Protecting your company from risk is an important part of starting your own business. There is a number of different types of business insurance for small businesses you should consider. This short guide looks at five different types of insurance for small business.
Public Liability Insurance
Many people have liability insurance for personal protection in their home insurance - that means that, if another person was to get injured or become ill on their property, the liability insurance would protect its owner from being personally liable. Public business liability insurance functions in a similar way - it protects business owners from being liable for bodily injury or property damage during another person's visit to your company or store. If your business is responsible for another person's injury, however, not an employee's, liability insurance would cover medical bills and lost wages on their part.
Employee Liability Insurance
This insurance cover is only relevant to you if your business has employees or if you have forecasted that you will have employees in the future. This type of insurance provides cover if your staff members become ill or injured whilst at work. If you do not have employee liability insurance and a staff member gets hurt and they are unable to work, you could be responsible for covering their financial needs. Employee liability coverage can help with medical costs, lost wages, and disability benefits.
Product Liability Cover
Product liability insurance covers legal fees and compensation in the case of a customer being injured or their property damaged by a product you have sold. If you are the manufacturer of the products sold by your company, you are very likely to be liable for any compensation or legal fees. However, in some cases, you may even be liable if you have not produced the products, but they 'bear your company's name'. This can also be the case if you have, for example, repaired a product you have not initially produced. In the United Kingdom, under the Consumer Protection Act, manufacturers, distributors, suppliers, and retailers could be liable for any damage, injury, or death caused by a product or any of that product’s components.
Business Interruption Insurance
This type of insurance can help small business owners by covering any lost income in the cash of your business having to shut down due to specific reasons covered by the policy. This could, for example, include fire damage, theft, or falling objects. In such an event, business interruption insurance would pay for any monies lost due to damaged merchandise, lost earnings, as well as any expenditure caused by the damage (eg moving business premises).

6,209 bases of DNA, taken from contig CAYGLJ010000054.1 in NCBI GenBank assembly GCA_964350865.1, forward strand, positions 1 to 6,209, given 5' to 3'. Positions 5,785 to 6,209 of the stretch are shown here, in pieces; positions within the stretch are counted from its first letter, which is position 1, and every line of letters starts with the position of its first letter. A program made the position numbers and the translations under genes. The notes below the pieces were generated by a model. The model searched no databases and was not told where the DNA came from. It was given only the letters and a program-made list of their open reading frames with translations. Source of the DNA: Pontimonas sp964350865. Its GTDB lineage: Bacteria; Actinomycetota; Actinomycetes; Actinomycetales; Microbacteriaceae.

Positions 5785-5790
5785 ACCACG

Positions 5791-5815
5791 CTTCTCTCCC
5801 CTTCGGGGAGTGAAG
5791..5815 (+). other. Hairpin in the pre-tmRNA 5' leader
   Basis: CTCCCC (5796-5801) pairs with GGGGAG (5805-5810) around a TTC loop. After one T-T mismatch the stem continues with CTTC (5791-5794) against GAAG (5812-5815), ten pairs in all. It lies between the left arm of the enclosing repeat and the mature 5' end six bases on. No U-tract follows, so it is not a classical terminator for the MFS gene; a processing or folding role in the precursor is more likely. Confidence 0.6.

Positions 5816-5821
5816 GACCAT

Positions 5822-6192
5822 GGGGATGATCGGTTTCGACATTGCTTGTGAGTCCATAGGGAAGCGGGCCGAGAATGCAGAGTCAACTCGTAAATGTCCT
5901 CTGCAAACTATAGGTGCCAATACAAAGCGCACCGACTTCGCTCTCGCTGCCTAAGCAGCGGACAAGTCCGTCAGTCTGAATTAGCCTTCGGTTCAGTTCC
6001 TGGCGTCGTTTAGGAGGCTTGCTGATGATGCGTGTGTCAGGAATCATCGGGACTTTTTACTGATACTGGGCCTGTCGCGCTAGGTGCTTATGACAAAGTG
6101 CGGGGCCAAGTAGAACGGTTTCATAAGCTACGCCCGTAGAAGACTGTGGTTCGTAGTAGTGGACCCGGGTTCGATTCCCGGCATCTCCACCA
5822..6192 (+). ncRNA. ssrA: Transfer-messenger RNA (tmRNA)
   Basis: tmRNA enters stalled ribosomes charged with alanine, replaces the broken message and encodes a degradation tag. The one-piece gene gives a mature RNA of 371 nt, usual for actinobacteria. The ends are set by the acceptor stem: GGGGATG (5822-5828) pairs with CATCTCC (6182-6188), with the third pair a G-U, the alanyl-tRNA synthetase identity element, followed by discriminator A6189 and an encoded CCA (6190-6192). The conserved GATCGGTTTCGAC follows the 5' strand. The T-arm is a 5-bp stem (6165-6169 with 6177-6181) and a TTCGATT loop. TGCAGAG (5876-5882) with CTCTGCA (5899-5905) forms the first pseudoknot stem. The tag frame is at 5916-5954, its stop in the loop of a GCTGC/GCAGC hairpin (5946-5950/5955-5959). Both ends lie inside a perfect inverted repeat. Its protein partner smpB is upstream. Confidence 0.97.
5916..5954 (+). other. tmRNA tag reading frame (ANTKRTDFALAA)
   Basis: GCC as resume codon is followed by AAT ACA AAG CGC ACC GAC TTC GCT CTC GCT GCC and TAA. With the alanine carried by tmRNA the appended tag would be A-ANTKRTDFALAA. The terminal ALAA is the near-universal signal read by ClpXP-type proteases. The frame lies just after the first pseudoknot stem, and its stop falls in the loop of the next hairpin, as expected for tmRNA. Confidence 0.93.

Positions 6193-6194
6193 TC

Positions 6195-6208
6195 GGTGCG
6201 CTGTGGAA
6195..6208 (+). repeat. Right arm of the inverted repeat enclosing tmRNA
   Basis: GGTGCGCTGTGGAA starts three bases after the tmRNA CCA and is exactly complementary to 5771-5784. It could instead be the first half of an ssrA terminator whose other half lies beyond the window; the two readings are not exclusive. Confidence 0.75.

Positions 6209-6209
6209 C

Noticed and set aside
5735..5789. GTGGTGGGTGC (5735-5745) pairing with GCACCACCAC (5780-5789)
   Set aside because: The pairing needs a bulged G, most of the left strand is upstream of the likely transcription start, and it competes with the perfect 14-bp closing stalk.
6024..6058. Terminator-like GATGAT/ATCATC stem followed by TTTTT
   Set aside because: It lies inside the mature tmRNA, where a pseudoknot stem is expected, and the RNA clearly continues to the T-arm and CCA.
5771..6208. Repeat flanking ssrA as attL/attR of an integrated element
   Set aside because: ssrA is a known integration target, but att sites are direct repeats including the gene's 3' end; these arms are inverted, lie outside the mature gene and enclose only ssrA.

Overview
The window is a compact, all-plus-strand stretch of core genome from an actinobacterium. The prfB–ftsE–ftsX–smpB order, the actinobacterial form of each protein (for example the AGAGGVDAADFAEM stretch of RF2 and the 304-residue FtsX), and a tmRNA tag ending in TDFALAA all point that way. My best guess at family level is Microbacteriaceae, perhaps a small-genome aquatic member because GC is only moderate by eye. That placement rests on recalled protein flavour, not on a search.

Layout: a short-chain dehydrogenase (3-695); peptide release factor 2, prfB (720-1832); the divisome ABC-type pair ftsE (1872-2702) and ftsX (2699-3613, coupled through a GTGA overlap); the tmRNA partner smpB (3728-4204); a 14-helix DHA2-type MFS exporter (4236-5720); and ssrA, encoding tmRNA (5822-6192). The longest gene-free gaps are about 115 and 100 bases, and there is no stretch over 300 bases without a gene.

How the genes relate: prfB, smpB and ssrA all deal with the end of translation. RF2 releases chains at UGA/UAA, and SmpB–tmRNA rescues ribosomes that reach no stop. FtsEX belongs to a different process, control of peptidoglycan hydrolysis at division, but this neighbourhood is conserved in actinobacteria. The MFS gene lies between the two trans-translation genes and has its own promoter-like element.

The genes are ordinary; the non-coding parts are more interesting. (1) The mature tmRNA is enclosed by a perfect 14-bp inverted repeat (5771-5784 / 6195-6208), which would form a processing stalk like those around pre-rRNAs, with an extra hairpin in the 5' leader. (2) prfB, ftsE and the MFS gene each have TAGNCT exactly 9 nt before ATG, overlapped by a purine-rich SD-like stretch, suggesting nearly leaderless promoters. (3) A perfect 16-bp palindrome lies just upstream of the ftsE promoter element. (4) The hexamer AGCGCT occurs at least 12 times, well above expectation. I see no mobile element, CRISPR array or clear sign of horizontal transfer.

According to Google Trends data, searches for business interruption insurance increased almost 2000% in March 2020. While any business interruption cover taken out now would be unlikely to cover interruption by the current pandemic, Covid and Lockdown were not factored into many business forecasts so you don’t want to be caught out again.
Commercial Building Insurance
Like building insurance on your home, a commercial building needs insurance - whether it is open to the public or not. Building insurance will cover any repair or rebuild costs of the building in question. It provides your business premises with protection in the case of floods, riots, storms, subsidence, burst pipes, fire, or theft. You could also consider taking out buildings content insurance, which covers properties inside the building (eg equipment or stock).
Small Business Insurance FAQs
- Which types of business insurance are required by law?
Under UK law, you are only obliged to get an employer's liability cover. However, some professional bodies may require you to get other types of business insurance. This will depend on the sector you are operating in - accountants, for example, are required to obtain professional indemnity insurance.
- How do I know if I need small business insurance?
In the UK, it is required by law to obtain employer's liability insurance, if you are a business with employees. However, certain professional bodies will require other types of insurances for your company to operate. In general, it is advisable to look at different types of insurance to protect your business.